Students count on PM’s Teacher of Year

Macquarie University’s John Croucher stands out by making math and statistics relevant and fun. By Dallas Bastian.
Becoming a teacher was the last thing professor John Croucher wanted to do, thanks to a bad stammer that kept him from speaking in front of the class as a schoolboy. Now, he is the latest recipient of the Prime Minister’s University Teacher of the Year award.
After gaining confidence and receiving positive feedback from his first few lecturing experiences, with full classes and good attendance, Croucher, professor of management at Macquarie University’s graduate school of management (MGSM), decided that it was going to be his career.
“The award is really great vindication for all the work that everybody [puts into] their learning and teaching,” Croucher said. “It’s a culmination of all that hard work that you’re finally recognised for it all.”
Winning the premier university teaching award in Australia highlights that teaching subjects such as statistics and maths, which people often think may be boring and almost impossible to teach, can indeed be made engaging, he said.
“You can make it interesting and you can have students really like a subject that they might otherwise not have enjoyed at all.”
Croucher said he has always been fascinated by numbers and mathematics was his favourite subject at school. He was able to blend his love of sports into his work, conducting research in the area, and even presented a rugby league telecast with Ray Warren in the ’80s and ’90s, bringing statistics to the public at large.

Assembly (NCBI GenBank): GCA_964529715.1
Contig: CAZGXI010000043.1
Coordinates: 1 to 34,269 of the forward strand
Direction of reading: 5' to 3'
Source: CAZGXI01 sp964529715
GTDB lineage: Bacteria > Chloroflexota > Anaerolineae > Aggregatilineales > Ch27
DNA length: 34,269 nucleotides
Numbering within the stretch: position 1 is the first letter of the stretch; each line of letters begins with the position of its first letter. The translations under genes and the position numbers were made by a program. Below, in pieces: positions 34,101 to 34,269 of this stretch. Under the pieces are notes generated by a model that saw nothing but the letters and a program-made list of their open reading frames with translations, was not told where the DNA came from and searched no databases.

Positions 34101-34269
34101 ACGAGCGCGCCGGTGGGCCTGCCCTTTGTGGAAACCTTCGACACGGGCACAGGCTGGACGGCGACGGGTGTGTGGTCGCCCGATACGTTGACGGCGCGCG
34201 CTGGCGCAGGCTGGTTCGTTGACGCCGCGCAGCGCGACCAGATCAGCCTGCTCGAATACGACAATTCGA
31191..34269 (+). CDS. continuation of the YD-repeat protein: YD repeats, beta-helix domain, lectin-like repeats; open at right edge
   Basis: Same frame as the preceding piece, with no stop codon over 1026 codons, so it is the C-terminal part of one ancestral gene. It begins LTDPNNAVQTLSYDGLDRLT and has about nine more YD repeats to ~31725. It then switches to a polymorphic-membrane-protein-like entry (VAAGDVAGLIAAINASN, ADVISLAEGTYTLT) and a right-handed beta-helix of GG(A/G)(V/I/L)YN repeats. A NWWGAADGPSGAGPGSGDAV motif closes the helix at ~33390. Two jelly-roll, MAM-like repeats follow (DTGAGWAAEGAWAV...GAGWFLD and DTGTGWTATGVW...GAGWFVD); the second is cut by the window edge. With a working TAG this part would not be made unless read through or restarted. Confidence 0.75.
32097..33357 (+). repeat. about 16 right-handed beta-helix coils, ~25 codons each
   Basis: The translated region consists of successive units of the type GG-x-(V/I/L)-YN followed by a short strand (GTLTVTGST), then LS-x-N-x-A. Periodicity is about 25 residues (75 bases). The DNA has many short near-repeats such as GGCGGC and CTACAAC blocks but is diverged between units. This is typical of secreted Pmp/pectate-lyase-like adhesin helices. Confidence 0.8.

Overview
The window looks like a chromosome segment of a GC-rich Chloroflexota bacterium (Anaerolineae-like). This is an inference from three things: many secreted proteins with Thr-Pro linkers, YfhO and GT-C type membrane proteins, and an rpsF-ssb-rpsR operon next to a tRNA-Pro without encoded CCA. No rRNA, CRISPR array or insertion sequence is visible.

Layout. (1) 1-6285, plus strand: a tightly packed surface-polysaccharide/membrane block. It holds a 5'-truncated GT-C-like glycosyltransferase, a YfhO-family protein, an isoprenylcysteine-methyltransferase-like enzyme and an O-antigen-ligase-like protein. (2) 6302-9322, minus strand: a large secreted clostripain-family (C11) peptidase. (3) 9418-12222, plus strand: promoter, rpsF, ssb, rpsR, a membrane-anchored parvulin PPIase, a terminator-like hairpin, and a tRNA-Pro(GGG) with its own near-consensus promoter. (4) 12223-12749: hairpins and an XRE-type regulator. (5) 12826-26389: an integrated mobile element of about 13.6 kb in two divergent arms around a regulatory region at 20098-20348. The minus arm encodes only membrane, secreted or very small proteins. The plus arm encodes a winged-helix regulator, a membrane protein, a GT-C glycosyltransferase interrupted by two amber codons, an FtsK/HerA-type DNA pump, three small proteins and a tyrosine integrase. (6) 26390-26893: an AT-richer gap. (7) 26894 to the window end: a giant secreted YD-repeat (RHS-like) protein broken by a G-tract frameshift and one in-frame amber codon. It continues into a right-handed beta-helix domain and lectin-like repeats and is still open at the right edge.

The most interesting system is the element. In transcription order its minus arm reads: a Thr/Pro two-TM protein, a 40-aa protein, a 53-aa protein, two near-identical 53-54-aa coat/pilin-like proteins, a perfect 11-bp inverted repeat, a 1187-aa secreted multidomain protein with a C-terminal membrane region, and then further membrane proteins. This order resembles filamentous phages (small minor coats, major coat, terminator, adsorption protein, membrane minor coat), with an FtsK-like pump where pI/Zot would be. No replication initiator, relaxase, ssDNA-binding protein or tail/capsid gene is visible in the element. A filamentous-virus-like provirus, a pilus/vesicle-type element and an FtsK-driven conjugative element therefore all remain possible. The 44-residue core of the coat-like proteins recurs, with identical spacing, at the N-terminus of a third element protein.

He also wrote a popular column for The Age and The Sydney Morning Herald called ‘Number Crunch’ for 12 years, published more than 120 papers and penned 24 books that have racked up more than $3 million in sales in Australia ­– many are internationally used textbooks.
Learning was instilled in Croucher from a young age through his parents, despite the fact both left school during the depression at the age of 12.
“They understood the value of an education and they made sure that I got the best education that I could and for that I’ve always been very grateful,” Croucher said.
When he left Parramatta High School at the age of 16, he couldn’t afford to attend university despite being accepted, so he worked for three years in order to save enough money to put himself through.
He ended up being Macquarie University’s first honours graduate and won several scholarships that enabled him to attend the University of Minnesota and complete a master’s of science and a PhD in mathematics in less than the usual minimum time.